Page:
How to empower, educate and support those who are the most vulnerable to sexual assault.
Sexual assault is not an occasional happening. A woman is assaulted every two and a half minutes in the United States. When you consider that at least half of the assaults go unreported, that is a staggering number of women and girls whose lives are affected negatively by this trauma. Do Good Men Still Exist?
Dr. Michael Scolatti, a psychologist who works with sexual offenders says, "Even though it happens to the individual, it is a public health problem because it affects so many spheres of a person's life. Twenty percent of clinical depression can be traced to being sexually abused. Two-thirds of the women who are in substance abuse treatment centers have a history of sexual abuse. Eighty percent of the eating disorders have a root cause of some kind of sexual trauma." Influential Celebrities Speak Out Against Bullying
In the interest of prevention, communities need to do more to empower, educate and support those who are the most vulnerable. Again, Dr. Scolatti said, "This is a problem to all people in the community, not just the victim. It affects the family, employers and co-workers, interactions with others because of the lack of trust. The ripple affect of sexual trauma has long reaching tentacles." 6 Types Of Aggressive Bullies—Are You A Victim?
Here are six tips to teach the women we love:
1. If you are attacked, always remember the elbow is the strongest point on your body. If you are close enough to use it, do!
2. If you are mugged and the robber asks for your purse, don't hand it to him but throw it away from you. Then run like crazy in the other direction.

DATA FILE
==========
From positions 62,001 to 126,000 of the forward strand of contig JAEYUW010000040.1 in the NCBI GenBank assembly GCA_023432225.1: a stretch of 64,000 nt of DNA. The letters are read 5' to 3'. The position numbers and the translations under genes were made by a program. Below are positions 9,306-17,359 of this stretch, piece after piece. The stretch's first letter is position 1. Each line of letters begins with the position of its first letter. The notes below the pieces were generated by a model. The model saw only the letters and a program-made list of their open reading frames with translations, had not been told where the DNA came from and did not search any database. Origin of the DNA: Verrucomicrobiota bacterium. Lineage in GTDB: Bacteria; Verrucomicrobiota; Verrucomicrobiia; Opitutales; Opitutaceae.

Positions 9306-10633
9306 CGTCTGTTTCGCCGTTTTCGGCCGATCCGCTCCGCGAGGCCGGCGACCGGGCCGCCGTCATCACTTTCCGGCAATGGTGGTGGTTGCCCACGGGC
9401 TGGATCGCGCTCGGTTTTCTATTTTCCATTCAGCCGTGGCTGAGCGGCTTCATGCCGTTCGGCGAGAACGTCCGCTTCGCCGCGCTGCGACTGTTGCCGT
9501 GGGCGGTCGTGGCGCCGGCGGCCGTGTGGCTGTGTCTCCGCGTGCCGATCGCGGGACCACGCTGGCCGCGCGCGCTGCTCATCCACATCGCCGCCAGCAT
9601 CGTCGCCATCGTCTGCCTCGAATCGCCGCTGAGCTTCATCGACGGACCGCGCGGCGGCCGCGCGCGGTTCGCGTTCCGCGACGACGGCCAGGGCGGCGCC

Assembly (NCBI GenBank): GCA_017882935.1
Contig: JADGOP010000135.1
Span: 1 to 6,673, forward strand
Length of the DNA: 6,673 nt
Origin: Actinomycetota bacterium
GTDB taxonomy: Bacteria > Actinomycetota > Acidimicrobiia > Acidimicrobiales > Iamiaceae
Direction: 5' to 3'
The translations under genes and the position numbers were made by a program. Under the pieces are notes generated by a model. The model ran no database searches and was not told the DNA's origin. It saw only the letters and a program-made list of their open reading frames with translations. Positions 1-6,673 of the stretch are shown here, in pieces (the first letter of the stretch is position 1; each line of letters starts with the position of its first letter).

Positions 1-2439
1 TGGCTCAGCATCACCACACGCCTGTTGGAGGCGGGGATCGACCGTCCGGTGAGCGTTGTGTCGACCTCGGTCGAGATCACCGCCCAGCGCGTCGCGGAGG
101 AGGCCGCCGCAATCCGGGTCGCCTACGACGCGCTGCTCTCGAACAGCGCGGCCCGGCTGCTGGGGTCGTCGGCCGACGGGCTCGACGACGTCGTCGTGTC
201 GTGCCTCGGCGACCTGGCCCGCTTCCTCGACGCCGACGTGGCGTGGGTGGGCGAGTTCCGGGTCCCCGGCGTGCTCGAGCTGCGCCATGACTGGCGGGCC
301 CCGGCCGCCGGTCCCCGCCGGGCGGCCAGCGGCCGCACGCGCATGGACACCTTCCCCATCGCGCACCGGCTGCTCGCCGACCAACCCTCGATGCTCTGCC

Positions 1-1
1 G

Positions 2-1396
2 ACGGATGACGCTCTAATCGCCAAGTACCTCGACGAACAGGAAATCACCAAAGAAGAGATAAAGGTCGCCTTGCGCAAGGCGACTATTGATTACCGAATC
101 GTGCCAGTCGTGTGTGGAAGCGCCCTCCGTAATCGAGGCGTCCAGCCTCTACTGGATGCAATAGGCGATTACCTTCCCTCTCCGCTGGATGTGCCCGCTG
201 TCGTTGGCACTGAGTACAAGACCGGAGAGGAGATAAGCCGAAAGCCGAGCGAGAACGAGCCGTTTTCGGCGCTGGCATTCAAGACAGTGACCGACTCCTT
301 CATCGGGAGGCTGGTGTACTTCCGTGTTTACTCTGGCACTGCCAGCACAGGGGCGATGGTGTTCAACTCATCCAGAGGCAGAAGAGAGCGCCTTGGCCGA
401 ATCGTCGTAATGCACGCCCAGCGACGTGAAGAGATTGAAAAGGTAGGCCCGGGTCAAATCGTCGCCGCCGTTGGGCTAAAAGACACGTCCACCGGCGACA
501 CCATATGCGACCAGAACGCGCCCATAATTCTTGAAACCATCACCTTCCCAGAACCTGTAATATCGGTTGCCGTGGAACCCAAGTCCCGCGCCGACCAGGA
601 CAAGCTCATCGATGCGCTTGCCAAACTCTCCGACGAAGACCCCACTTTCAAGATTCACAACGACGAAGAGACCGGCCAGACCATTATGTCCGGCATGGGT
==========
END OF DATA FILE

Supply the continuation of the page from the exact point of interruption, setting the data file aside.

3. Use your loudest voice to scream for help but if there is no one around, scream "NO!" and hold your hand in a stop position as you are backing away.
4. If someone should jump in your car and hold a gun to your head, do not drive off. Instead, put your foot on the gas pedal and speed into something. The airbag will save you. As quick as the car hits, jump out and run.
5. Be aware of your circumstances at all times. If you feel you are being followed, go to a public building and call 911. Do not take a chance.
6. Always trust your gut. As humans, we are all blessed with an inner voice that gives us warnings and promptings. If something or someone does not feel right, then leave the area as soon as possible. Do not try to argue with your intuition.
Understand that sexual assault is not about sex. Sexual assault is about power, control, anger and feelings of inadequacy on the part of the offender. It is acting out of these thought patterns which focuses on those weaker and more vulnerable, which puts others at risk. Men, women and children who have been forced into sexual situations which were not consensual or where there was an unequity of power, should feel no blame or shame. It behooves us as a community to offer support for victims and speedy criminal charges and incarceration for those who would violate our most vulnerable members. What Would You Do If You Witnessed Bullying Or A Crime?
© Judy H. Wright, Parent Educator www.ArtichokePress.com
This article is free to be reprinted in any magazines, ezines or newspapers as long as full credit is given to the author. Judy H. Wright is a parent educator who is writing a book on safeguarding our children from sexual abuse. To view and download additional articles and a newsletter please go to http://www.ArtichokePress.com to book her for a speaking engagement, please go to http://www.ArtichokePress.com/workshops
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